With longer days and warmer weather, summer is a time to enjoy the outdoors. From backyard barbeques to a day at the lake, summer is the ideal season for outdoor activities.
Summer is also when UV intensity is at its peak, and those days spent outside in the sun can be harmful to your skin if you lack proper protection. The sun gives off ultraviolet (UV) light, which is the leading cause of skin cancer. Too much exposure to the sun can increase your chances of developing one or more types of skin cancer.
The Three Types of Skin Cancer
- Basal cell carcinoma – Most common and least likely to spread
- Symptoms and signs: Raised pink bumps that can bleed easily after an injury
- Squamous cell carcinoma – Develops on areas of the skin that are subject to frequent sun exposure
- Symptoms and signs: Scaly, raised patches that are often red in color
- Melanoma – Least common but high potential to spread rapidly
- Symptoms and signs: Asymmetrical, black and brown growth on the skin
Tips for Skin Cancer Prevention
- Use sunscreen daily year-round. Whether you are planning to be outside for several hours or making a quick run to the store, it is recommended that you put on a broad spectrum sunscreen of SPF 15 or higher. Always reapply every two hours after swimming, sweating or working out in the sun.
- Stick to the shade whenever possible. Seek shelter from the sun under an umbrella, awning or tree as much as you can. The shade will minimize sun exposure and reduce your risk of developing skin cancer.
- Wear protective clothing and hats. Obviously, the less skin exposed to the sun the better but wearing a long-sleeved shirt and pants might not always be the most practical in warmer weather. Clothes made with tightly woven fabric and hats with a brim all the way around offer the best UV protection.
- Protect your eyes with UV-resistant sunglasses. The skin around your eyes is tender and susceptible to sun damage. Wearing sunglasses that block UVA and UVB rays is the best form of protection for your eyes and reduces the risk of cataracts.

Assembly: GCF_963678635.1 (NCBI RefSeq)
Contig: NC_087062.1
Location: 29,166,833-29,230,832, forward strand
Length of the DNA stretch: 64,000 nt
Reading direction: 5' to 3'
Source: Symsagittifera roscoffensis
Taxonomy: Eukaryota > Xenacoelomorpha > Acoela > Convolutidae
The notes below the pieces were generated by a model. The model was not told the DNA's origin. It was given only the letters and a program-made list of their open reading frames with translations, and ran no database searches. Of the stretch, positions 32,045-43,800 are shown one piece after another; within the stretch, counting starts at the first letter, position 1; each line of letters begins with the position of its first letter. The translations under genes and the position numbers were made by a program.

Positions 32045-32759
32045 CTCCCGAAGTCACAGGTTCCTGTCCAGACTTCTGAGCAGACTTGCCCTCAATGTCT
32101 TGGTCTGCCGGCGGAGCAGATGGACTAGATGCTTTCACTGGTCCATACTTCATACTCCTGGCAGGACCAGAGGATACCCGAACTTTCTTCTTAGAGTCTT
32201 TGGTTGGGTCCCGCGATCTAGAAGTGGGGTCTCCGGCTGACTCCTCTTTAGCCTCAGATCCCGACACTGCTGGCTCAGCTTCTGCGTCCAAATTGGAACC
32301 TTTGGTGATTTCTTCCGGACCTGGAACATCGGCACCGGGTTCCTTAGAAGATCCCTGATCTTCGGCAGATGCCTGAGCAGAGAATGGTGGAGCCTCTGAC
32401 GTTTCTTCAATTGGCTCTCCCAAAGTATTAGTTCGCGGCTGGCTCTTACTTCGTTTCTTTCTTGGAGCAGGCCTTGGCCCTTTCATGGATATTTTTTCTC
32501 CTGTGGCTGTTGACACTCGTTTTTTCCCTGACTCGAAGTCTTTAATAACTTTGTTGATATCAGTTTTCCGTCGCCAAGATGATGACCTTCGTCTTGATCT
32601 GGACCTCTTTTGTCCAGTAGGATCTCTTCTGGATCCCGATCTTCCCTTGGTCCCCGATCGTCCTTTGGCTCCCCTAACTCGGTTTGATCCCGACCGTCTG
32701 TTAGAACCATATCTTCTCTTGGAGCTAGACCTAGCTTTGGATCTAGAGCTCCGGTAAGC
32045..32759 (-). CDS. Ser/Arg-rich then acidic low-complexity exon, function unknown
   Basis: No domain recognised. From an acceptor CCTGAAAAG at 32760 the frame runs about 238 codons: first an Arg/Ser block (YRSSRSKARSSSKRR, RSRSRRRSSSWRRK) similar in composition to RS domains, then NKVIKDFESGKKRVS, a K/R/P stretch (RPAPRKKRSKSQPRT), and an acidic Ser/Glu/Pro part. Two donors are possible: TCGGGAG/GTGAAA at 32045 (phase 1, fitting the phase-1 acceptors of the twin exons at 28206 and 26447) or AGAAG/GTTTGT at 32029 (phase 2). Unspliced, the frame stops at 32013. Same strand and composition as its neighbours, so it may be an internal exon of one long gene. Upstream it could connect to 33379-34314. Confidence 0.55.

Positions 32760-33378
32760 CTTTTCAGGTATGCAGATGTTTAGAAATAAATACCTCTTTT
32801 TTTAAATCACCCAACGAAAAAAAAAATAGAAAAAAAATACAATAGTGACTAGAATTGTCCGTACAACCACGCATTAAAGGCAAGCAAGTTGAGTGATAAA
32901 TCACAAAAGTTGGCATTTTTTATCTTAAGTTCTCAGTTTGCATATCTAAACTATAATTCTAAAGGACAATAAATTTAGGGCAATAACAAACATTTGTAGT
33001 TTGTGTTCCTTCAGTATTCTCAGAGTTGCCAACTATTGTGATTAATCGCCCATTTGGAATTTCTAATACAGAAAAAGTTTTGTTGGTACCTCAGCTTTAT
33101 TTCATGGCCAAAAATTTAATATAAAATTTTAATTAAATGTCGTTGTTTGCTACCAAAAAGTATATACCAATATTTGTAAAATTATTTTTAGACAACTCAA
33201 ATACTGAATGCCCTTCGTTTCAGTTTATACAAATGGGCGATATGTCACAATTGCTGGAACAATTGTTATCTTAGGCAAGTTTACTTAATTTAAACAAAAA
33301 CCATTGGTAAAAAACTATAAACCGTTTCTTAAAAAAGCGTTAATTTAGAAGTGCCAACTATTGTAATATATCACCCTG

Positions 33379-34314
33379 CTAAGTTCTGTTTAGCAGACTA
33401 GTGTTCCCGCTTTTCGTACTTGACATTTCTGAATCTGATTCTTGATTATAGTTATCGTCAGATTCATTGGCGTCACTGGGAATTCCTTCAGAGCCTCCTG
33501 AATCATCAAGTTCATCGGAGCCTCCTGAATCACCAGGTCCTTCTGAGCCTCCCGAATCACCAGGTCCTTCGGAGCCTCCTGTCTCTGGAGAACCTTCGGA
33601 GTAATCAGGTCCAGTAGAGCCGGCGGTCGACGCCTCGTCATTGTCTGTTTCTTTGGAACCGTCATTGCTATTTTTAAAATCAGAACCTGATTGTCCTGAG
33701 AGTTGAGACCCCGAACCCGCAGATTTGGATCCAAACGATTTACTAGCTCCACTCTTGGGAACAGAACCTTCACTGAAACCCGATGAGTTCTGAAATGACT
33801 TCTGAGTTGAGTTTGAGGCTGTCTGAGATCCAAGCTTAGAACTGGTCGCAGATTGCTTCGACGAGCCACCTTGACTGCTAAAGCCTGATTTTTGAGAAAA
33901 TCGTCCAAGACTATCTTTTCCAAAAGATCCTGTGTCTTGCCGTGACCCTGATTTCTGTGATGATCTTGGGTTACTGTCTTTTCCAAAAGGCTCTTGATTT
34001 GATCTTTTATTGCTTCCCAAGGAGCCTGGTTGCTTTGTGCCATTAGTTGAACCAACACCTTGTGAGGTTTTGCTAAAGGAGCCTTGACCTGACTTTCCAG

At What Time of Day Is the Sun Most Dangerous?
According to the Centers for Disease Control and Prevention (CDC), the sun’s harsh UV rays tend to be strongest between 10 a.m. to 4 p.m. Daylight Saving Time (DST). Come rain or shine, UV rays are an invisible form of radiation that can damage your skin by reflecting off surfaces like cement, sand, water and snow.
Even on a cloudy day, it is important to check the UV Index and take preventative measures to shield your skin from the sun.
What Else Emits Harmful UV Rays?
Ultraviolet radiation is sneaky and invisible to the human eye. While exposure to UV rays most commonly comes from natural sunlight, you can also be exposed to it by using indoor tanning devices like tanning beds and booths and sun lamps. It is best to avoid all UV tanning devices to reduce your risk of skin cancer.
What Are the Early Signs of Skin Cancer?
The good news is that most skin cancers develop in areas you can see, so it is often easy to catch them early. The key to early detection is to regularly examine your skin, especially the more commonly exposed areas like your face, neck, arms and legs. If you notice an unfamiliar bump or sore that does not go away or changes into a mole, schedule an appointment with your doctor or dermatologist.
Abnormal growths on the skin may not always mean cancer, which is why you should strongly consider visiting a doctor or skin cancer specialist to receive a proper diagnosis.
Find Advanced Skin Cancer Treatment in Southwestern Oregon
If your doctor or dermatologist has recently diagnosed you with skin cancer, our team of oncologists can guide you through a personalized treatment plan. Roseburg’s Community Cancer Center provides thorough and innovative cancer treatments at all stages.
To schedule a skin cancer consultation, call 541-673-2267 (ext. 5100) or send us a message.